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Gunman and 3 Hostages Found Dead at California Veterans Home

Three women and the gunman who took them hostage were found dead Friday evening at a home for military veterans in Northern California, hours after the gunman had fired at a deputy, authorities said.

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Three women and the gunman who took them hostage were found dead Friday evening at a home for military veterans in Northern California, hours after the gunman had fired at a deputy, authorities said.

Assistant Chief Chris Childs of the California Highway Patrol said the four people were found shortly before 6 p.m. local time inside a room at the Veterans Home of California in Yountville, where the hostages had been taken.

“This is a tragic piece of news — one that we were really hoping we wouldn’t have to come before the public to give,” Childs said at a brief news conference.

In a statement, Napa County authorities identified the gunman as Albert Wong, 36, from Sacramento. The Associated Press, citing Defense Department records, said Wong was an Army veteran who had served in Afghanistan, and the Napa County statement said he had been associated with the Yountville facility’s Pathway Home treatment program.

The three women killed were employees of the Pathway Home program, whose website says it provides post-Sept. 11 veterans with academic and vocational support as they prepare to re-enter the civilian world after deployment.

In a statement, the Pathway Home identified the victims as Christine Loeber, 48, its executive director; Dr. Jen Golick, 42, a staff psychologist; and Dr. Jennifer Gonzales, 29, a psychologist with the San Francisco Department of Veterans Affairs.

Asked at a news conference Friday night about when the hostages and the gunman died, Childs said, “We don’t know exactly, and that is still under investigation.”

Wong had been a member of the Pathway Home until recently, when he was asked to leave, state Sen. Bill Dodd said in an interview Friday afternoon.

Dodd said of the veterans in the Pathway program, “These are young men or women that have been on the front lines in Afghanistan and Iraq and come back with a traumatic brain disorder.”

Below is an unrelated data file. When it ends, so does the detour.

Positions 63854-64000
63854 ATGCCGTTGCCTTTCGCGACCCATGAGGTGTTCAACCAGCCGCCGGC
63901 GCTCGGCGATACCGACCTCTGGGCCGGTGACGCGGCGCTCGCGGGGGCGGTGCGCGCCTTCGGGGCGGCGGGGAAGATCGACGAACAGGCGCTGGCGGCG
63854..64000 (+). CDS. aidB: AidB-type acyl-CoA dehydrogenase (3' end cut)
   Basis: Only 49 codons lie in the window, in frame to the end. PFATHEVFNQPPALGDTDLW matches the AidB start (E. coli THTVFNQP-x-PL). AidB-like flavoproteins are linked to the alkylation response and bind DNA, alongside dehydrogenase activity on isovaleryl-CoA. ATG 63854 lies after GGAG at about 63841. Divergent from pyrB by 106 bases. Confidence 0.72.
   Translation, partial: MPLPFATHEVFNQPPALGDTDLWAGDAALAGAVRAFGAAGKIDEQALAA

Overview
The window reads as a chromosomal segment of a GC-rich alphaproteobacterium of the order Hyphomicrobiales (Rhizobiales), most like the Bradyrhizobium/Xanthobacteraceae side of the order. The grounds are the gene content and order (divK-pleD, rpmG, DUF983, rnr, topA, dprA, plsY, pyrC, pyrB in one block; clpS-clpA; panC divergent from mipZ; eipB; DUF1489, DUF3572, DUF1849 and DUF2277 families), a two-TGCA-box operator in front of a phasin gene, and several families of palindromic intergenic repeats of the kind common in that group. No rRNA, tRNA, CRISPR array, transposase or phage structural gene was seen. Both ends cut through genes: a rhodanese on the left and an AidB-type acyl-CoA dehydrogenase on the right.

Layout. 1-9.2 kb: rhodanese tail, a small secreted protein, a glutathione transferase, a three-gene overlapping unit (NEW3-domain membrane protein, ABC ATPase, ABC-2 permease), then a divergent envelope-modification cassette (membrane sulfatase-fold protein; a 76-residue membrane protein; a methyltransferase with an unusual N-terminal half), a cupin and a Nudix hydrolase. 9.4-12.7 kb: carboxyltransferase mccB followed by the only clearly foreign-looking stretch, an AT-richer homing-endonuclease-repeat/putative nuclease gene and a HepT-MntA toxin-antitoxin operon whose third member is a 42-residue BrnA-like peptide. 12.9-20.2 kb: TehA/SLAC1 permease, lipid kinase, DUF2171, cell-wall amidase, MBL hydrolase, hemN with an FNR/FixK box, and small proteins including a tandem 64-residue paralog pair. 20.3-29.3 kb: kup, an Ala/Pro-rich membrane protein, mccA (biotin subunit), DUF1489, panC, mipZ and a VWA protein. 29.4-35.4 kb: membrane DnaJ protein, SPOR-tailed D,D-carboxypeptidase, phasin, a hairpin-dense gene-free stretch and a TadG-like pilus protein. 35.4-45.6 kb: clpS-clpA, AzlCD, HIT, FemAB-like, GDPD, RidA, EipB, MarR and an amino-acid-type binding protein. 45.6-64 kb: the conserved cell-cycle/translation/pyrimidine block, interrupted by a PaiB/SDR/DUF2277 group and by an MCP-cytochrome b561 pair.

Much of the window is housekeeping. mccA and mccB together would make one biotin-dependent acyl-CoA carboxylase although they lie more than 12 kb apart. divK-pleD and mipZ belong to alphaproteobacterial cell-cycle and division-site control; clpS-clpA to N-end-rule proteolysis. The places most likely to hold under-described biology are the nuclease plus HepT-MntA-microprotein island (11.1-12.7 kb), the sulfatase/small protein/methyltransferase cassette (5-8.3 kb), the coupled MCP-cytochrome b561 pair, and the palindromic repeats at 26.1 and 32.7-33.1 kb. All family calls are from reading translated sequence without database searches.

Larry Kamer, a former member of the nonprofit’s board of directors, told CNN that his wife, Devereaux Smith, encountered the gunman during a going-away party for her fellow employees when he walked into the room with a rifle.

Smith had been working as the director of development and communication at Pathway since January, according to her LinkedIn profile.

“They were having cake and toasting, apparently he just walked in with this rifle,” Kamer said.

Smith and three other women were able to leave, Kamer added, but he did not say how they managed to escape to an adjacent building.

Some time after law enforcement responded to a call about shots fired, Sheriff John Robertson, of Napa County, said that a deputy and the gunman exchanged gunfire.

“There were many bullets fired,” he said at an afternoon news conference, adding that, at some point, the gunman released hostages, though it was unclear how many. Robertson said the deputy was not injured and he did not know whether the deputy injured the gunman.

Fernando Juarez, 36, of Napa, California, told The Press Democrat that his 22-year-old sister, a caregiver at Pathway, exchanged text messages with her family while sheltering in place at the home.

Juarez said she could hear people yelling “Get down! Get down!” and asked him to make sure her 3-year-old son would be cared for if she didn’t make it out alive.

The Yountville center is the largest veterans’ home in the country, according to state officials. The campus, in the heart of California’s wine country, houses about 1,000 military veterans, providing independent living, dementia care and skilled nursing care for its residents.

After the Civil War, many states established veterans’ homes to care for the thousands of injured soldiers returning from war. Yountville was California’s first, established in 1884 on a sprawling, idyllic site that now consists of stucco and red-tile-roof dormitories, a library, a swimming pool and a golf course.

State homes expanded after World War I, when the federal government began paying states a per diem to house and care for older and disabled veterans. They are operated by the states but largely funded by the Department of Veterans Affairs. There are now 153 state veterans homes across the country, according to the National Association of State Veterans Homes.

The federal government has provided about $90 million for the program each year, but states and veterans’ advocates have long complained of a lack of funds, leaving a backlog of state requests of more than $1 billion, according to the association.

The state systems have about 30,000 beds and are the largest provider of domicile and skilled nursing care for veterans.

On Saturday morning, President Donald Trump expressed condolences for “the loss of three incredible women” in Yountville.

Dodd said of the veterans home complex: “This is an institution in our county and has been for over a century. A lot of these veterans were recently evacuated because of the serious wildfires in the mountains behind the veterans home.”

He added that it was troubling “to have these vets go through another potential trauma.”

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